We headed out towards the Golden Gate Bridge, easily posting boatspeed numbers that were two to three times faster than the true windspeed, which was hovering around ten knots. Having spent a lot of time on the Bay, it was simply stunning to see how fast the mighty trimaran effortlessly devoured brine.

Even more impressive was how fast time unfurled. Before I knew it, it was time to rotate corporate groups. I quietly tried to make myself invisible in the cockpit, but this effort was wasted as Breymaier gave me the nod and told me to stick around for the next session.

The RIB returned to the massive trimaran with the next corporate group as small white caps started forming. I felt like a little kid at Christmas, knowing full well that the next ride would involve significantly more adrenaline.

I wasn't wrong.

After a few hot laps between the Golden Gate Bridge and Angel Island, Breymaier kindly offered me the wheel, which I giddily accepted. Fortunately for me, he kindly stood nearby and whispered the kind of tactical sweet nothings that allowed us to tag almost 33 knots of boatspeed. While this was nothing for Breymaier or Lending Club 2, it was - and still is - a personal driving record for me.

While the fun-meter numbers were big, even more impressive was how I needed to look three - sometimes four - puffs down the track in order to keep the boat moving fast. Having sailed aboard some fast boats before in my role as a sailing journalist, I was used to looking ahead, but this experience instantly redefined any notions that I had about apparent wind and what it takes to keep a massively powerful multihull properly heated-up.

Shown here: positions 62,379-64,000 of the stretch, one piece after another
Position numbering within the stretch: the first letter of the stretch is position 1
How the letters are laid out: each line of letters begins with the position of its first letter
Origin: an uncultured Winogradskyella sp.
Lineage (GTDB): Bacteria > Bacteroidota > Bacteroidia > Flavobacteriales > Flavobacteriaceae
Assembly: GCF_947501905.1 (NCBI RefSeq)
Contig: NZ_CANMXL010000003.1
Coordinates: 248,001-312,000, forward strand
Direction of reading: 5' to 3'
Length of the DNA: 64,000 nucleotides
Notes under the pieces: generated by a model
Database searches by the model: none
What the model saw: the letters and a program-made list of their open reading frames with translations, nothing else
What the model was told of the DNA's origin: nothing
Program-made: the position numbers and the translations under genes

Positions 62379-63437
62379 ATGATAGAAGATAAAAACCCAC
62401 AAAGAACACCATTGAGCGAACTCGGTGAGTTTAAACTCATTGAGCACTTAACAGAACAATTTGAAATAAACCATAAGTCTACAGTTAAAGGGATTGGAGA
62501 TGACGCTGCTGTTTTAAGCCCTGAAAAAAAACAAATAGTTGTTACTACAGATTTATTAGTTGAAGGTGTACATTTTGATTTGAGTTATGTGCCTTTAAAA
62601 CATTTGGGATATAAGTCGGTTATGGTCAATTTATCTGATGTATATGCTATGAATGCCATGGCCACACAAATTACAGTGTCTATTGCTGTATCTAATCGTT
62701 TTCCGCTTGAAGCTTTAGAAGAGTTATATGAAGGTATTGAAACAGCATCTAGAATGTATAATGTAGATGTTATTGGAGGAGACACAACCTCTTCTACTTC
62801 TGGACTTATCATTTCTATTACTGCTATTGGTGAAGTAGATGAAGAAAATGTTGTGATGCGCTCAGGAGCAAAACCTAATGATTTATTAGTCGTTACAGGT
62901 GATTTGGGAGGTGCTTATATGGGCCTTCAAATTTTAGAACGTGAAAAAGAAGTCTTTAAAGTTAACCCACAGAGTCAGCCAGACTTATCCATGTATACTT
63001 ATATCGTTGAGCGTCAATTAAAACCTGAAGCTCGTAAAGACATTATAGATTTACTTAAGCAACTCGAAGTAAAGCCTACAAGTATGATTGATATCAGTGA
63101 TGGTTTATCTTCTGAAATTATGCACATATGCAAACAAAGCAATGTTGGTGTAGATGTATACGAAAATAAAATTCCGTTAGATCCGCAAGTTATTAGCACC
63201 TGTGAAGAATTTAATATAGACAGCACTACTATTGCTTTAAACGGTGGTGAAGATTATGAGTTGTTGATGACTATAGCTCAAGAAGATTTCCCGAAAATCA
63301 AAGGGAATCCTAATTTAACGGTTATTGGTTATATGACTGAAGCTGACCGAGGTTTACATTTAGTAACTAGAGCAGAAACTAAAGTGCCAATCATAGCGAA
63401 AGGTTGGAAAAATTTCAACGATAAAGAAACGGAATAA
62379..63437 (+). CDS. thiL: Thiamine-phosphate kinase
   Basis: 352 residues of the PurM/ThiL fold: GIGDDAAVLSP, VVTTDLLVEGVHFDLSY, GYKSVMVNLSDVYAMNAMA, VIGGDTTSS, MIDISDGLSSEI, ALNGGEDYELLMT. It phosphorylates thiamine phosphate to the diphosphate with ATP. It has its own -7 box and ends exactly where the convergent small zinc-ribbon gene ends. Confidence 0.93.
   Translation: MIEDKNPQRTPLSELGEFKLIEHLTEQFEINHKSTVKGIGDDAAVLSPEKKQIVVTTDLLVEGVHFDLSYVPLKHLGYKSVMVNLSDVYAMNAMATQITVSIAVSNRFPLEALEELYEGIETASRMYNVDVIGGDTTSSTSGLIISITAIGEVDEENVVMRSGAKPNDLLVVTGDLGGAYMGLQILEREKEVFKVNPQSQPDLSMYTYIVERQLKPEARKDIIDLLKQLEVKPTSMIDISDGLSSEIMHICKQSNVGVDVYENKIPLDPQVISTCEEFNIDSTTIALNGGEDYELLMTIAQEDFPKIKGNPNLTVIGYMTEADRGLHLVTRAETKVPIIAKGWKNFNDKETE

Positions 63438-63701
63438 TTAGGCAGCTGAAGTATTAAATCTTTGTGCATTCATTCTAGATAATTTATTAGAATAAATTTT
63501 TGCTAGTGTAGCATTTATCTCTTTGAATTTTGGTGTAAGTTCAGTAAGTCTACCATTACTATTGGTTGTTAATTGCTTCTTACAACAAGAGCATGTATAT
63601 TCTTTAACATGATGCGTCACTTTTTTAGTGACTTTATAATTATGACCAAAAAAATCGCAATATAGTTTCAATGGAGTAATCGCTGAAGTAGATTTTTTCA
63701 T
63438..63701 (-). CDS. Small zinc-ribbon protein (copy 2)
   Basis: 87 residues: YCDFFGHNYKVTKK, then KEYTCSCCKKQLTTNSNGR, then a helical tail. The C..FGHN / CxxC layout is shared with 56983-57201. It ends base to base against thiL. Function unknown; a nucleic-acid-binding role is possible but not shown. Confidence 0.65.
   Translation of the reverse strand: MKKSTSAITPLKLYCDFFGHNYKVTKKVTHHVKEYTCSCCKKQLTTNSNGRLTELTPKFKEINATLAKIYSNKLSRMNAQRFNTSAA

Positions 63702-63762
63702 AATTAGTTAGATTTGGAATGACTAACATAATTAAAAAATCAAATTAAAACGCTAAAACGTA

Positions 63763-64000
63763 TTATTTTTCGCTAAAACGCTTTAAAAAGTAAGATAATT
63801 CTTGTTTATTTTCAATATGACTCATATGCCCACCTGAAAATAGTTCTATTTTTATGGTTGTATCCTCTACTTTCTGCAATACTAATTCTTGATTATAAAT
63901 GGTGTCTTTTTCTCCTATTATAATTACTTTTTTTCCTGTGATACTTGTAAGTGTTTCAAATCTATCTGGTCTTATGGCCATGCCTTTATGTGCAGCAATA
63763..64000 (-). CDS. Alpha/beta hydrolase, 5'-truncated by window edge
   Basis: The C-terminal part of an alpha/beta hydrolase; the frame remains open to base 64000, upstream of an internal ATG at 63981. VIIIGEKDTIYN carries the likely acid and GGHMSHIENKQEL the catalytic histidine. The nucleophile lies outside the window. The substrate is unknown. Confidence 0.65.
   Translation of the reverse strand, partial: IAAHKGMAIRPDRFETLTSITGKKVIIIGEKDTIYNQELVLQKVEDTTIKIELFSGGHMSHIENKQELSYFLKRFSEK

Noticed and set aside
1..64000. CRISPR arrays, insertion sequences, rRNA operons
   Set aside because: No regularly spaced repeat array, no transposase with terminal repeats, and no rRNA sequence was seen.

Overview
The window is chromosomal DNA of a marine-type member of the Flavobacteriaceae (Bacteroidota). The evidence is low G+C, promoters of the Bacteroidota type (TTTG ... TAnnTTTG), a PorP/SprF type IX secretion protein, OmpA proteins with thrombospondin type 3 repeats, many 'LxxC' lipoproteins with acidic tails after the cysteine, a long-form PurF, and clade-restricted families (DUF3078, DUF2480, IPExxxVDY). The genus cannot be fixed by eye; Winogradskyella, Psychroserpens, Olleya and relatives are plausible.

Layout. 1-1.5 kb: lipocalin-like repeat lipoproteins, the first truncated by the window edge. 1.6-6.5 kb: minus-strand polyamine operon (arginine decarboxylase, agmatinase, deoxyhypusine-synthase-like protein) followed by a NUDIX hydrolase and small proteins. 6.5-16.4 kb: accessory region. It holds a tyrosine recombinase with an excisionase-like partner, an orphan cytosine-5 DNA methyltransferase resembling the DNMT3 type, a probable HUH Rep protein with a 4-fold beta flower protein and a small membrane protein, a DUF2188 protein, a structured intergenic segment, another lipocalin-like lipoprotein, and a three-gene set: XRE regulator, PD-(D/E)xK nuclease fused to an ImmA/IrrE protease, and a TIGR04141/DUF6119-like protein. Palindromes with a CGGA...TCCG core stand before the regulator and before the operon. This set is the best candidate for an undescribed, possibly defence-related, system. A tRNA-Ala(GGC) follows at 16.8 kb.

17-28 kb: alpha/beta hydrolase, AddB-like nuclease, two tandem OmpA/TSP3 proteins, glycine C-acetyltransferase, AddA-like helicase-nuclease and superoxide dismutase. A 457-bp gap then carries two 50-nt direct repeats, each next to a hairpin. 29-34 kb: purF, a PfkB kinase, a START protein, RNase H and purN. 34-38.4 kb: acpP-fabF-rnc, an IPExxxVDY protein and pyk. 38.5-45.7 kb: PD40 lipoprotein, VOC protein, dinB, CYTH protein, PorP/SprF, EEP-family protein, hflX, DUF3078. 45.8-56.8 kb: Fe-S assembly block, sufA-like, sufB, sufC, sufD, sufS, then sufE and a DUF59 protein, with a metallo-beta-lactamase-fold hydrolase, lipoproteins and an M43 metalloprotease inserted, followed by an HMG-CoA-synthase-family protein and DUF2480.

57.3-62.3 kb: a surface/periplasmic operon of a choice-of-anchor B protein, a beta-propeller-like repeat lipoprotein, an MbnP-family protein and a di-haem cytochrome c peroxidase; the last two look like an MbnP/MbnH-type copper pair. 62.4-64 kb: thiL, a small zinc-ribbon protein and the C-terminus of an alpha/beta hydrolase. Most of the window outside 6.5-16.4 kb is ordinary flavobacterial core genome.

I (reluctantly) handed the wheel back to Breymaier as the true wind speed climbed to the mid-teens, just as PredictWind had forecast. I scurried up to a spot just abaft the forward crossbeam, conveniently next to the fun meter, to see how someone far more talented at driving an Ultim (or any boat) than myself could make the boat fly.

It wasn't a long wait.

A few tacks saw us climb our way back up to the Golden Gate Bridge before Breymaier lined us up for our final speed run of the day. I watched as he carefully set up his angle before dropping the hammer.

It only took a minute or so for Lending Club 2 to build up a huge amount of apparent air. We blew past my driving high-water mark of almost 33 knots as if it was standing still, but instead of leveling out, the yacht's speedo kept climbing. Alcatraz Island started getting bigger and bigger in our metaphorical windshield as three small rooster tails started pluming behind Lending Club 2's svelte waterlines.

Then, an even bigger puff hit the trimaran's huge sailplan and Breymaier firmly planted the flag at 39.51 knots.

Looking back now, some five-plus years later, I can still remember the feeling of just flying across the water, my hair pinned back and my face threatening to crack from smiling so widely. I can also remember how relatively flat the boat felt, and how seemingly effortlessly the boat posted these gob-smacking numbers.

The rest of the day was a blur of recalling the experience to friends ashore, and of wishing that I could have stowed away aboard the mighty Ultim for their soon-to-be successful run to Hawaii.

Jumping forward to 2020 and the nightmare of the coronavirus pandemic, I often find myself daydreaming about chasing down all the blue in between California and Hawaii aboard that brilliant apparent-air machine, and of what it must be like to helm her at night under an inky sky punctuated by distant suns.

Many thanks to Ryan Breymaier and the Lending Club 2 crew for a fantastic day of sailing on an amazing boat.

May the four winds blow you safely home,

David Schmidt North American Editor